Vintage Stoves Hot Topic for Collector

Collection consists of 19th and early 20th century advertising, stoves and premiums made from tin to paper, iron, porcelain, wood, cotton and glass.
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Made for heating a room, this Royal Red Cross coal-burning base burner stove features an ornate knight in armor on horseback atop the stove. The author found the stove dismantled in boxes and had it locally restored.

Made for heating a room, this Royal Red Cross coal-burning base burner stove features an ornate knight in armor on horseback atop the stove. The author found the stove dismantled in boxes and had it locally restored.

You know how it is right? How one thing leads to another and another and another? And then.... you look around and HOLY COW! Where did all this stuff come from?

And then you ask yourself “Am I a hoarder?” A hoarder? A HOARDER!!!

OH NOOOOOOO!

Well, if you’re anything like me, you don’t worry about silly things like: All my friends think I have way too much stuff! (HOARDER) I’m running out of room in every room in the house AND the barns! (HOARDER) I’ll never live long enough to sell it all! (HOARDER) How many different topics do I collect? (HOARDER)

Well, maybe I am, but so what? I’m not ready for the Funny Farm yet! We all have to do something with our time. Right? RIGHT?!!

So, how in the world did collecting huge, heavy antique stoves and the things that go with them start? First, you buy an old house that has a chimney just begging for an antique cook stove to attach to it. And you’ve got to cook on something. So, you go to many, many auctions looking and looking until you find just the right one.

The author has had the Glenwood kitchen stove for almost 30 years. It’s a kitchen mainstay that she cooks and bakes with daily.

The author has had the Glenwood kitchen stove for almost 30 years. It’s a kitchen mainstay that she cooks and bakes with daily.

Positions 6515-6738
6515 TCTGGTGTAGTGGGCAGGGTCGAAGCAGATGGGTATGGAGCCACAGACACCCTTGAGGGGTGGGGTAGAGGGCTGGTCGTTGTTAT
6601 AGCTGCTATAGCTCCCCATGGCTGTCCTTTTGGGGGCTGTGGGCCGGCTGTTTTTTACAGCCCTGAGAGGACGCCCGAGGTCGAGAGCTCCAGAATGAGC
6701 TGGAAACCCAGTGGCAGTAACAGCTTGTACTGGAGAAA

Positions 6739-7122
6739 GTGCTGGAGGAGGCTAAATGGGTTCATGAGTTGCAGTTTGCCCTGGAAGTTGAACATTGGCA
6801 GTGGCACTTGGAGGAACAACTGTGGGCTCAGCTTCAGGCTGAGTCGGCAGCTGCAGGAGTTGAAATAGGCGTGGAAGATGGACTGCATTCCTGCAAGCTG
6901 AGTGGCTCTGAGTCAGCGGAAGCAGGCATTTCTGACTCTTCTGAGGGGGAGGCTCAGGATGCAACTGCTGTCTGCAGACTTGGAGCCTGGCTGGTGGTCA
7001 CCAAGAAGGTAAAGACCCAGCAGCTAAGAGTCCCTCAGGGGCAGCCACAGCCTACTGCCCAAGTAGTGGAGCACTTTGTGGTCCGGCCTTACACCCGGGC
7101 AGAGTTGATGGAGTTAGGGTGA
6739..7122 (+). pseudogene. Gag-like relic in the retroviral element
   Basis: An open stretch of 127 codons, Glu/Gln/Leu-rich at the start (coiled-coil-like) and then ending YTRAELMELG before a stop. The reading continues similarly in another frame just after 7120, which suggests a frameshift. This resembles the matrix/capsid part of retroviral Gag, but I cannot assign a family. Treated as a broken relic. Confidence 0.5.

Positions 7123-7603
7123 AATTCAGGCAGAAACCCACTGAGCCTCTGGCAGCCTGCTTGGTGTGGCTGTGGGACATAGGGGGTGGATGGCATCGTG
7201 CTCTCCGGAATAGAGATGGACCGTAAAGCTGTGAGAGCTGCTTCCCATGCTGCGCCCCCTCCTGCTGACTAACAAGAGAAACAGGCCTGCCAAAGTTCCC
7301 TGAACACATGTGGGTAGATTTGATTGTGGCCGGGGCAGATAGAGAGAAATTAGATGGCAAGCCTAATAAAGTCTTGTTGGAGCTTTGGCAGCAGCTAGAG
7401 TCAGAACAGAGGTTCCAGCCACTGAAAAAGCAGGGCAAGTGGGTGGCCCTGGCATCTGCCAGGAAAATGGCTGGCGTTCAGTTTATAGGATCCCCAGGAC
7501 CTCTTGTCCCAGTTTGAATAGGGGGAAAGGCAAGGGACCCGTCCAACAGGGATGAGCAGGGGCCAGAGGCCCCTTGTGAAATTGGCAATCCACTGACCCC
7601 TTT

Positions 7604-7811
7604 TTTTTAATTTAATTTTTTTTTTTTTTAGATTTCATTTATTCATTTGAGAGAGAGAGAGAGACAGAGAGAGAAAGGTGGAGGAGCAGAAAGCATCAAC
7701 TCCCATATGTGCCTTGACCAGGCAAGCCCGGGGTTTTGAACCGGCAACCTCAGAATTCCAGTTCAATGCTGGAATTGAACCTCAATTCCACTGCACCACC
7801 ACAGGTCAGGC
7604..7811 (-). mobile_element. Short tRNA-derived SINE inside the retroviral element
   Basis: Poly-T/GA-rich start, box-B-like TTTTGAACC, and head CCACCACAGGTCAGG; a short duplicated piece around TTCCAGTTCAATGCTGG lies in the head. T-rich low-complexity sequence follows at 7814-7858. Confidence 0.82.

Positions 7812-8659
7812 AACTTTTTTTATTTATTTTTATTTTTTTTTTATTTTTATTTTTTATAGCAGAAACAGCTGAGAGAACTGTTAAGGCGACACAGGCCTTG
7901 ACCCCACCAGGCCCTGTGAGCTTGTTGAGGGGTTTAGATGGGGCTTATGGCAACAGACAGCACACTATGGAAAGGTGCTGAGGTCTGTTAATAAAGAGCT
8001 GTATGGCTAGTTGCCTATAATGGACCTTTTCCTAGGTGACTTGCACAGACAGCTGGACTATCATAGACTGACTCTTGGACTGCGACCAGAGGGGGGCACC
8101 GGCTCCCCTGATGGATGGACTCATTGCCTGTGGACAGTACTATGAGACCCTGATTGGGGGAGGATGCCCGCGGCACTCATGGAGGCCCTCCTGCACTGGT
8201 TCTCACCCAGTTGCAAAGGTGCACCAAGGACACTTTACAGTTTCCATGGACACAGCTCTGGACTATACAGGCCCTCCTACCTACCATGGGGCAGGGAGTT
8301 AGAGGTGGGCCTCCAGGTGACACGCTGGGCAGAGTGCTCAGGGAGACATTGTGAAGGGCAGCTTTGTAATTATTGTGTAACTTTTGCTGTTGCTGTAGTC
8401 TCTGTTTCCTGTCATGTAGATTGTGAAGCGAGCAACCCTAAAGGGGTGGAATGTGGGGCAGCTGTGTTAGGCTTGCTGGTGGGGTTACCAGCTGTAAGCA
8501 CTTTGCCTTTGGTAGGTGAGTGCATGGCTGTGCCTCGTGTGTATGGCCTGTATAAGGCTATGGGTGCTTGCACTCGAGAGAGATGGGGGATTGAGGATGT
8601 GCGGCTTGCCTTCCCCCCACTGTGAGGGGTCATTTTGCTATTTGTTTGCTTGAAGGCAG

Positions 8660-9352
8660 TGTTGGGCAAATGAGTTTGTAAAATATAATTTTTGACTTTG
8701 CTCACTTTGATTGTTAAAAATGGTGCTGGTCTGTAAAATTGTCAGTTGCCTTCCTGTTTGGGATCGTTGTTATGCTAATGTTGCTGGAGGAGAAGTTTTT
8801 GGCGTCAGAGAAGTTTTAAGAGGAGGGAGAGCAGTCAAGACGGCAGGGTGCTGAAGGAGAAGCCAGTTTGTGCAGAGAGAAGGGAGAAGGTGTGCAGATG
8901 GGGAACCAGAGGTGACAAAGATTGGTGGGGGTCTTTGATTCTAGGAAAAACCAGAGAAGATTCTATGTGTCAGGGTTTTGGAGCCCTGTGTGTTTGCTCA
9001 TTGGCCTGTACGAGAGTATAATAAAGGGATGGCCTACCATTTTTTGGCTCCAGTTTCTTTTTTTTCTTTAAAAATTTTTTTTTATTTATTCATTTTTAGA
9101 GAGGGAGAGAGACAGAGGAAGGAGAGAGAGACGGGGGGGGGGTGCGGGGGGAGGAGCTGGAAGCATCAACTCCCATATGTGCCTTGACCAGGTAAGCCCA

But along the way, you start to notice these really cool stove-related advertising items like signs, cast iron cook pans, porcelain china sets, yardsticks, trade cards, cast iron turtles, match safes, match holders, cookie cutters, biscuit cutters, frogs, beaver paperweights, miniature fry pans, calendars, stove polish, pot holders, watch fobs, ink blotters, bill hooks, broom holders, toy stoves, tip trays, pocket mirrors, rulers, tape measures, puzzles, games, booklets, catalogs, door pushes, pin cushions, thermometers, cooking utensils, egg separator’s, tea strainers, ladles, letter openers, stove tiles, spoon holders, enamel cook pots, hot pads, pie tins, tea kettles, horse blanket, floor furnace grates and, oh yeah, fly swatters. Fly swatters? Yup! Fly swatters.

And just when you think you have it all under control, you see another great kitchen cook stove.

The author’s Radiant Acorn coal burning parlor stove dates back to circa 1875.

The author’s Radiant Acorn coal burning parlor stove dates back to circa 1875.

You don’t have room in the kitchen, but you buy it anyway. And along comes a real nice parlor stove. Buy. Then there’s a SUPER Base Burner. It’s a basket case, but it’ll look great in the living room! (When it’s repaired) Buy. And don’t forget the other two or three that are stashed in the corner of one of the barns!

So there you have it. I must confess. I MAY be a hoarder. We just won’t mention the other collections in the house and barns . . . I think I can get away with it. YIPPEEEEE!

My collection consists of 19th and very early 20th century advertising, stoves and premiums made from tin to paper, iron, porcelain, wood, cotton and glass. Values vary from just a couple dollars to into the thousands.

So the next time you’re out hunting treasures, maybe something stove-related will catch your eye and you’ll bring it home cause it’s so cool.

And so it begins! 

For information on antique stoves, contact the Antique Stove Association: antiquestoveassociation.org

This article first appeared in PastTimes, a newsletter for collectors of antique and vintage advertising. For more information on the Antique Advertising Association of America go to www.pastimes.org

A miniature child’s toy stove, 14 inches long and 10 inches tall, from the late 1800s.

A miniature child’s toy stove, 14 inches long and 10 inches tall, from the late 1800s.

Above and below are just two of the pieces of vintage stove advertising in the author's collection.

Above and below are just two of the pieces of vintage stove advertising in the author's collection.

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